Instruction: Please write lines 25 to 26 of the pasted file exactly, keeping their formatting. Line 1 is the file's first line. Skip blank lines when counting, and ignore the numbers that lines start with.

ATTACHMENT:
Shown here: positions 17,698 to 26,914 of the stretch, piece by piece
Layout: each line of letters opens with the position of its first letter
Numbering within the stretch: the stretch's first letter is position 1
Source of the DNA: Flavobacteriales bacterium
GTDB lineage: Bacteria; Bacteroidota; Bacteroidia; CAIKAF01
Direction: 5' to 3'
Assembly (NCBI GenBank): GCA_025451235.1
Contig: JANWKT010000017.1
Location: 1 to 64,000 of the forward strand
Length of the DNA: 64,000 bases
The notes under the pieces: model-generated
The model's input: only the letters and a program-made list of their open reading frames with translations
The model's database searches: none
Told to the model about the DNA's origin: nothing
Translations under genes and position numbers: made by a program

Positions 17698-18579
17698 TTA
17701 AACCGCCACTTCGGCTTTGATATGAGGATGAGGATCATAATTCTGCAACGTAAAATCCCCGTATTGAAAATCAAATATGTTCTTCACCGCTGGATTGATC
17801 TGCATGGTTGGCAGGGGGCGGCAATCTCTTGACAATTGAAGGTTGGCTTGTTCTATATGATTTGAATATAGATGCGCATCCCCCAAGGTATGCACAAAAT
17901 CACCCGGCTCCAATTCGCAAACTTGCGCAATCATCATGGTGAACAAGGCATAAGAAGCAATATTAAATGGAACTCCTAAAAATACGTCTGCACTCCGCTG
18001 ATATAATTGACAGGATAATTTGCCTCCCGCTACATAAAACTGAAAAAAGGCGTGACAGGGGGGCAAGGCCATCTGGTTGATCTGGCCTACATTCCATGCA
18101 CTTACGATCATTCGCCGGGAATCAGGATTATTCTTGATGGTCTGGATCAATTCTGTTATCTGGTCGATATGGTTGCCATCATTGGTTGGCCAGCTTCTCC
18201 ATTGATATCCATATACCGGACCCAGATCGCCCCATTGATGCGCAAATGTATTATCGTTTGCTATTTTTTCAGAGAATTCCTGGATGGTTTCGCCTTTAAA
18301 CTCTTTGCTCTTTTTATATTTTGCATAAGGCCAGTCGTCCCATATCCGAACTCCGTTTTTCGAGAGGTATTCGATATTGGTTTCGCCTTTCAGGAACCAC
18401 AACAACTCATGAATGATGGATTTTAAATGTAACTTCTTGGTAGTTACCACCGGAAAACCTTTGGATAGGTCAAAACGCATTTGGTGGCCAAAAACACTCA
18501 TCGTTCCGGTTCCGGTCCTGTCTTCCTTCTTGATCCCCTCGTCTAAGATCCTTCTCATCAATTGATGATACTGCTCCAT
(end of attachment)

18401 AACAACTCATGAATGATGGATTTTAAATGTAACTTCTTGGTAGTTACCACCGGAAAACCTTTGGATAGGTCAAAACGCATTTGGTGGCCAAAAACACTCA
18501 TCGTTCCGGTTCCGGTCCTGTCTTCCTTCTTGATCCCCTCGTCTAAGATCCTTCTCATCAATTGATGATACTGCTCCAT